Subtle bias against students may be present in online classes

Subtle bias against students may be present in online classes

A new study by education researchers suggests that the kind of subtle racial discrimination known as implicit bias found in brick and mortar classrooms may be present in online college classes.

Researchers from Stanford, the University of California – Irvine and Vanderbilt University began by creating fictitious online student identities. They chose names that suggested racial and ethnic identity, such as Todd, Emily, Tyrone, Tanisha, Mei, Tao, Priyanka, and Samir. They then posted comments using those personas in class forums for Massive Open Online Courses (MOOC).

“The names that had been assigned a white male name were twice as likely to get a response relative to all other seven categories,” said Stanford professor Thomas Dee, a co-author of the study.

The study’s findings come as California is preparing to create a new online community college targeting more than two million people while a recent surveyfound that the vast majority of California’s college students are Latino, black, or Asian American, while nearly two thirds of tenured college faculty are white.

Dee said the research focused on class forums because most online courses now allow students to watch a professor’s lecture at the time of their choosing; that makes interaction in online class forums an important part of the learning process. If some students are getting less attention based on their perceived race or ethnicity, he said, that raises questions about whether the student is receiving the same quality of education as the other students.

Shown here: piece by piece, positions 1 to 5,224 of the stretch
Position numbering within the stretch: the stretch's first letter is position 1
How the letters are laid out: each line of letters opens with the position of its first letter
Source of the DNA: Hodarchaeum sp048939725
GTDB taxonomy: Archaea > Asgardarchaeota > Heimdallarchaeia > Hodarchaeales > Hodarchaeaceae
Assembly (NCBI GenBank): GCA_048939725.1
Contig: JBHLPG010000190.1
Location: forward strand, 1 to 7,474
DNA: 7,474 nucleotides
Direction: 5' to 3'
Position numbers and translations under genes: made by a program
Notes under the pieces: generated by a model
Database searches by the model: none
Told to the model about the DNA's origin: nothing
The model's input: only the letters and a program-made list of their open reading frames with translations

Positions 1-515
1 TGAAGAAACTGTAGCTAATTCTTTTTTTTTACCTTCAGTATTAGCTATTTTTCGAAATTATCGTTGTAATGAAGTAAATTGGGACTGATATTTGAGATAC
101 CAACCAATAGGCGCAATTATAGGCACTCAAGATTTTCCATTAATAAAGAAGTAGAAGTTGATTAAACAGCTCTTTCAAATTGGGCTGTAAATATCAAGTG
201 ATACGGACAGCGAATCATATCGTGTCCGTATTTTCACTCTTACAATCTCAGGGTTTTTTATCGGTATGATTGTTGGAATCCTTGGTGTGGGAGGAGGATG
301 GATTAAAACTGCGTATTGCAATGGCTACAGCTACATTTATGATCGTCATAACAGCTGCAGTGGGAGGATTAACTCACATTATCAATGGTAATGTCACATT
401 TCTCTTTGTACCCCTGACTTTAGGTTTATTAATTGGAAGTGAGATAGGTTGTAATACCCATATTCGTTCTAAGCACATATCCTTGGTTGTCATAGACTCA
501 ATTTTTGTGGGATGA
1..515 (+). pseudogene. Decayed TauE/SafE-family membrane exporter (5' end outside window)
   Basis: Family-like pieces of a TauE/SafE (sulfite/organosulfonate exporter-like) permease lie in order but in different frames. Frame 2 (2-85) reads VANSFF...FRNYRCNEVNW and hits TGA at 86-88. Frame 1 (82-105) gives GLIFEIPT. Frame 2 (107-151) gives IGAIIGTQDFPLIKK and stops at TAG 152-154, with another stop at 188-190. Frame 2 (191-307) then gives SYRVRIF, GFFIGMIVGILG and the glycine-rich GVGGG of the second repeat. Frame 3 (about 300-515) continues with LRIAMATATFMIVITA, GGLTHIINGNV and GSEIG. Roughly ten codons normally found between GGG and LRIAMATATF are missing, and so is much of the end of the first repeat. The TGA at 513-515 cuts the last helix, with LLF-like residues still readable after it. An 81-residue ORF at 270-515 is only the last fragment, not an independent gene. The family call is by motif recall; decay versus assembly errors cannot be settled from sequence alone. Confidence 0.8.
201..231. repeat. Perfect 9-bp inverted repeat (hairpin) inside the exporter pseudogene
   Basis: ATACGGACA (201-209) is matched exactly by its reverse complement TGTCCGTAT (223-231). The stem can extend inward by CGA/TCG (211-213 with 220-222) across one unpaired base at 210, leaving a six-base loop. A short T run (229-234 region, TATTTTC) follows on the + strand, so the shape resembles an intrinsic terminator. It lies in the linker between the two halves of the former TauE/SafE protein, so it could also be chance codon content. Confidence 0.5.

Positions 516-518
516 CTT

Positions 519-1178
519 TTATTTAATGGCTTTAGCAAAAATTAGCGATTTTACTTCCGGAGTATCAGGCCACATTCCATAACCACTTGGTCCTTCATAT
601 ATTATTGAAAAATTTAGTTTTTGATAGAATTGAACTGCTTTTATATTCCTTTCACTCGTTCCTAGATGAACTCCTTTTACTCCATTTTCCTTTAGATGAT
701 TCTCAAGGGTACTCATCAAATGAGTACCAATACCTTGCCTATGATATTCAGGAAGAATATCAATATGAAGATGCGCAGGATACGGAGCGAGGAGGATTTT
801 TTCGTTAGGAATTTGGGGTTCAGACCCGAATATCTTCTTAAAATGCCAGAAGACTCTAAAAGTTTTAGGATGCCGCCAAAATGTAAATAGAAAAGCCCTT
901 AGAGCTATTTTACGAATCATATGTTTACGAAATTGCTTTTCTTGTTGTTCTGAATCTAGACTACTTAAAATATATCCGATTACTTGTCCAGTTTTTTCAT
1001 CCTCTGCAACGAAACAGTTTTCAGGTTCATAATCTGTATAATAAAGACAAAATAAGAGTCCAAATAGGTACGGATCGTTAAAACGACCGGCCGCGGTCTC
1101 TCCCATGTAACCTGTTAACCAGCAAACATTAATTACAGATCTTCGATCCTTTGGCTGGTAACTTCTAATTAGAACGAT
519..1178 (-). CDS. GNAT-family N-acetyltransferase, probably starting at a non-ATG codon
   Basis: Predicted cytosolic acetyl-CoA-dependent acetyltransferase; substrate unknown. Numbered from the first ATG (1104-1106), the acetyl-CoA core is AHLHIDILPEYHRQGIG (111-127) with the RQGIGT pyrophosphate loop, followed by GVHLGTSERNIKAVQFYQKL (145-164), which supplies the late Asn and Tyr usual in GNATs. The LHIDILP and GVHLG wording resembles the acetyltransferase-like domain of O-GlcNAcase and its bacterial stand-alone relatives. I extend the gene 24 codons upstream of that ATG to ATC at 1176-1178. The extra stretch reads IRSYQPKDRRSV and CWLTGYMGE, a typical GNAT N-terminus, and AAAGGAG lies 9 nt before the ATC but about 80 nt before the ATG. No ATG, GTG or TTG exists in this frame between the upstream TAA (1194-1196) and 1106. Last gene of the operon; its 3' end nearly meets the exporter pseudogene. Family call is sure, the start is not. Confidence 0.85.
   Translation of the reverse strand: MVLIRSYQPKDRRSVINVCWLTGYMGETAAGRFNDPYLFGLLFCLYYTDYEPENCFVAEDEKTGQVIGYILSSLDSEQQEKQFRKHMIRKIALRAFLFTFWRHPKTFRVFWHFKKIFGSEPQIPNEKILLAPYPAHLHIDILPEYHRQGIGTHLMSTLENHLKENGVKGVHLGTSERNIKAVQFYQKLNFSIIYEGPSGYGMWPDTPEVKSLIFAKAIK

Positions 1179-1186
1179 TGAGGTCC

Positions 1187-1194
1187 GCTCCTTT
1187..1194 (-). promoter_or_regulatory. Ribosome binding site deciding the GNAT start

“When students find their engagement rebuffed or getting signals that maybe they don’t belong in that setting as much, that can really set them back in terms of their critical intrinsic motivation to learn,” Dee said.

The study’s findings don’t indicate online college faculty are racist, Dee said. Instead, they suggest that some of the same subtle biases seen in person are present when classes are offered digitally.

There’s little research on the topic, Dee said, and these findings  should prompt colleges to find out if there’s implicit bias in online courses.

“I think the study is provocative. I think it raises some important questions,” said Laura Hope, executive vice chancellor for educational services and support for the California Community Colleges. “Whether or not I think it’s a deep issue within the community colleges, I think it’s something we’re addressing.”

The college system is a massive provider of online college courses. In the 2016-2017 academic year, 860,000 students took online classes through the system’s 114 campuses. Hope said the amount of training online faculty receive on implicit bias varies from campus to campus.

Even though the study raises important issues, Hope said, researchers’ decision to focus on MOOCs – which are open to any person and often enroll thousands of students – makes the comparison with her system’s online classes an apples to oranges comparison.

“In a MOOC, you may have a single instructor interacting with 400 students,” Hope said. Her system’s online courses have much lower enrollment “where the instructor actually knows the students much better.”

The study’s authors said the comparison is fair because the dynamics in online forums in MOOCs and college online classes are similar.

 

 

[“source=scpr”]

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